Global OTC clearing reforms making mark in Australia

Rachel Alembakis

By

20/12/2017

The global push towards central clearing of over-the-counter (OTC) derivatives and swaps brings challenges in terms of costs and timing, but it has also reduced counterparty risk and brought other efficiencies to trades.

At the CFA Australia Investment Conference 2017, held in Melbourne last month, a panel of experts evaluated the impact of reforms in clearing, both globally and within Australia, and made observations about the incoming initial margining rules as well.

BlackRock director, trading and liquidity strategies group, Stuart Anderson noted that after regulators in major markets like the US and Europe mandated clearing of various OTC derivatives, Australian market participants largely adopted the practice because of the necessity of trading with brokers in those larger jurisdictions.

Anderson cited figures from the Bank for International Settlements (BIS), which found that from June to December 2016, the proportion of interest rate swaps cleared versus uncleared was “relatively stable”, around 75 per cent to 76 per cent, while the proportion of cleared credit derivative swaps rose from 37 per cent to 45 per cent. He said Australia’s rate of centrally cleared trades probably approximated those figures.

The Australian approach

“Australia took a very different approach, not mandating, as far as the buy side is concerned, that those products had to be cleared but leaving it to market forces to address that,” Anderson explained. “I think that’s worked very effectively, certainly for the large international firms like ourselves – where we are trading with US or European brokers in the majority of cases – to get best execution. And we have had to adhere to their regulatory timelines as well.”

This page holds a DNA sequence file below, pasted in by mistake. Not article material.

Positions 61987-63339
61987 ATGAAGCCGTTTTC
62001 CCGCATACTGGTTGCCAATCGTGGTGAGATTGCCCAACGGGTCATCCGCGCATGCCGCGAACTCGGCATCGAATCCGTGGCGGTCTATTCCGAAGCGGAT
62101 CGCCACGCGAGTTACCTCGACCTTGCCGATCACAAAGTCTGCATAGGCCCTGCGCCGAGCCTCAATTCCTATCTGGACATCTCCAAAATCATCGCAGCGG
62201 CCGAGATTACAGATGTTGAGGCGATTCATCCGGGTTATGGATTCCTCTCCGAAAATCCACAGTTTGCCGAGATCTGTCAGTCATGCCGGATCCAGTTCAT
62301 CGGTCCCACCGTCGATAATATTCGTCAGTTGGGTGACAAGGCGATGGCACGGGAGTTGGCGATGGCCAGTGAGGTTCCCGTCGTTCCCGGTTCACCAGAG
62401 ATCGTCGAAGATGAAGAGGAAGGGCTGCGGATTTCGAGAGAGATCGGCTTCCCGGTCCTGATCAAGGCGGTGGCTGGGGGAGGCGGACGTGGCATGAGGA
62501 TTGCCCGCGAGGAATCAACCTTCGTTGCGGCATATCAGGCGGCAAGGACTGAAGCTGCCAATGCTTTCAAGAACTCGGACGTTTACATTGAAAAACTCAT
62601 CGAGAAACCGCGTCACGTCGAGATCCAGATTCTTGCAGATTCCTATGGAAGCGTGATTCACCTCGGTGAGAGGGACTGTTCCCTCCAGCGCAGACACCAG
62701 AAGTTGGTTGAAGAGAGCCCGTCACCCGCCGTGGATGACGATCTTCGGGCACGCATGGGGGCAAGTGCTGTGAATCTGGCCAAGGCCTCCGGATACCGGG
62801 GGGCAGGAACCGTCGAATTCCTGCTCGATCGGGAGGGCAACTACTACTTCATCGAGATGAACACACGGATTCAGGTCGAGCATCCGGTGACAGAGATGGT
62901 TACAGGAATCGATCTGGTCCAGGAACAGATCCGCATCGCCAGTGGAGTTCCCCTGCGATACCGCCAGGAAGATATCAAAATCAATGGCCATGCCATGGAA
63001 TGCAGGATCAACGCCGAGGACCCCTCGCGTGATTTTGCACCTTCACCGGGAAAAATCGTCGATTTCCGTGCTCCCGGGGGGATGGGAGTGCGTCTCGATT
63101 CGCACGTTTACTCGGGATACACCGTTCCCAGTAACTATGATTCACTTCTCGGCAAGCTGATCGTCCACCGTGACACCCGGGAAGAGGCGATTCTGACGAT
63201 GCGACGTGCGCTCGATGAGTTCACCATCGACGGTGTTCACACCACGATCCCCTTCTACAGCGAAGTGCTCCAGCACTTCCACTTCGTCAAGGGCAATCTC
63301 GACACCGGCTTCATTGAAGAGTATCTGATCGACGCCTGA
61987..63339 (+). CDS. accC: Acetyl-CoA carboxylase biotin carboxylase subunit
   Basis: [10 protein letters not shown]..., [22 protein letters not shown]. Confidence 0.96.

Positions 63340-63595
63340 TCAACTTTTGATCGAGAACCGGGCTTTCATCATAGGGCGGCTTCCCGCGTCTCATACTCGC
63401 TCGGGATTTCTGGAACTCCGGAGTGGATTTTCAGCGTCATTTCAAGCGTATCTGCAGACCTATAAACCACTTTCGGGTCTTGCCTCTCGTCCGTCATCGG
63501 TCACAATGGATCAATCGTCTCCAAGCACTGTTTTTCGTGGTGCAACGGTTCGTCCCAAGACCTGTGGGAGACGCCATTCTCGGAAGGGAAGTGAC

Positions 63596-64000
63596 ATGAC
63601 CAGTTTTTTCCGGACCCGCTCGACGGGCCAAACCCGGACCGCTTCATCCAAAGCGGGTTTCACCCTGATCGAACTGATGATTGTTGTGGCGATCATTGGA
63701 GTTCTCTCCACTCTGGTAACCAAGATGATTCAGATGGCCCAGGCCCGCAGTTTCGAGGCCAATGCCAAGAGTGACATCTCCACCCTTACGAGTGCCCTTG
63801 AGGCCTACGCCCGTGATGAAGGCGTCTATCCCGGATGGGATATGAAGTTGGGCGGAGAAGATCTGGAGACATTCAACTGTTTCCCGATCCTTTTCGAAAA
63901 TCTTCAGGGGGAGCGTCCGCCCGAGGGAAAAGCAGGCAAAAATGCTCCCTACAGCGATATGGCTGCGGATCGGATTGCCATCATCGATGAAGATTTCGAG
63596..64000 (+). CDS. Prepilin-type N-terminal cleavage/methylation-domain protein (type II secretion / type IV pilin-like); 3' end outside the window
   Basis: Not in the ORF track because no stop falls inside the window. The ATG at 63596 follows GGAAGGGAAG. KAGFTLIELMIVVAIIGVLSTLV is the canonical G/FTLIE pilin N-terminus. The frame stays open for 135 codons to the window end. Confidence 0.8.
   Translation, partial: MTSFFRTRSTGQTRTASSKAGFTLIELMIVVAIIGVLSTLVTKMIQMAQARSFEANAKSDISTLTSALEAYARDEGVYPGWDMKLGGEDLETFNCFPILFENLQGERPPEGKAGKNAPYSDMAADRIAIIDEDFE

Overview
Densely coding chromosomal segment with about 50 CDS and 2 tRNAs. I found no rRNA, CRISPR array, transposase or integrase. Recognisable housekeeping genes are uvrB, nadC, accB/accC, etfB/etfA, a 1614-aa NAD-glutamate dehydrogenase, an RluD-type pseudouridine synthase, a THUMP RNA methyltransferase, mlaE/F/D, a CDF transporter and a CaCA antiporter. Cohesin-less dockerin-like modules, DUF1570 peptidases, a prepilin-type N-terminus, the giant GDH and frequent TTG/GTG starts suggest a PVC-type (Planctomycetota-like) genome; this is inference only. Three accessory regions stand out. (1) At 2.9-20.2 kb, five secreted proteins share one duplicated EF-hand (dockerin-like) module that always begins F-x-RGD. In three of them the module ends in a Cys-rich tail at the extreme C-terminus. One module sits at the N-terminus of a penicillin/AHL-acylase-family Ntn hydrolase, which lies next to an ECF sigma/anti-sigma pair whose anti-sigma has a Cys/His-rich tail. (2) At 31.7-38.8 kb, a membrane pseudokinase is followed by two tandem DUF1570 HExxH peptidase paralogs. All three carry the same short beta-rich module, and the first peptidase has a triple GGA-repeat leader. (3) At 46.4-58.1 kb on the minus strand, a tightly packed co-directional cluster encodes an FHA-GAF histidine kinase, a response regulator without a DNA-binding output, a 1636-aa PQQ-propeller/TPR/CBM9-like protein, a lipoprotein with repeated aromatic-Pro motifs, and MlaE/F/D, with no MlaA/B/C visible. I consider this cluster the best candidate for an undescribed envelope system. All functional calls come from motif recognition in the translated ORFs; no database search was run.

PIMCO executive vice-president and fixed income portfolio manager, Adam Bowe, said that whilst there have been challenges associated with moving to centrally cleared derivative transactions, there have also been benefits.

“One of the challenges is that when you’re clearing, the lifecycle of a trade shrinks,” Bowe said. “You need a lot more efficiency in execution to be able to manage that. You have clearing windows at exchange houses that you have to meet, you have reporting requirements to regulators, so if any errors happen along the way with a compressed trade lifecycle – from when you get an order, and when you execute it and it’s done – there’s not a lot of slippage in terms of correcting that.”

But there were also benefits beyond just the intention of regulators, in terms of reducing counterparty risk, Bowe added.

Efficiencies in margining

“As a manager of client assets, we want to be doing the most efficient things, in terms of getting best price and most liquid products, and now that clearing, particularly interest rate swaps, is the norm, that’s on the cleared derivatives side now, without a doubt.”

The other concern in the market was the impact of the launch of initial margining rules, which started for large international firms in September 2016 and expanded to include smaller players from September 2017.

CME Group director OTC products Shawn Creighton said that, regarding margins, clearing has brought many efficiencies.

“From our standpoint, trading in the OTC market as well as the listed market, there are efficiencies we can offer for margining, with a portfolio margin program that has offsets between listed and OTC products that clear,” Creighton said. “To answer the question, ‘Is margining going to hinder liquidity?’ I don’t see that happening. I think bringing those products to central clearing opens up the market to more participants and allows in more individuals to broaden the counterparties.”

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